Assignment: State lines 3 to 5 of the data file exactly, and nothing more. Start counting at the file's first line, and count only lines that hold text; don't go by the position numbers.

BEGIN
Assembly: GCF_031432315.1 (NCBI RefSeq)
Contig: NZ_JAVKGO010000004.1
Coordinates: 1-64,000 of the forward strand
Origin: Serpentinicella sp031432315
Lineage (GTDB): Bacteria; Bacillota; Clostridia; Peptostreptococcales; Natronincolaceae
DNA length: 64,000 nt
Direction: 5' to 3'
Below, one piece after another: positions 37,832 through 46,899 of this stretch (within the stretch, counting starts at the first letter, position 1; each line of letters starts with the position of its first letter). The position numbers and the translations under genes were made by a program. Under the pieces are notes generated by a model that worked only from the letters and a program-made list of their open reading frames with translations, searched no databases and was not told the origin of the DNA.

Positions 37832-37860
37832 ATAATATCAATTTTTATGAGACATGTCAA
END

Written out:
Coordinates: 1-64,000 of the forward strand
Origin: Serpentinicella sp031432315
Lineage (GTDB): Bacteria; Bacillota; Clostridia; Peptostreptococcales; Natronincolaceae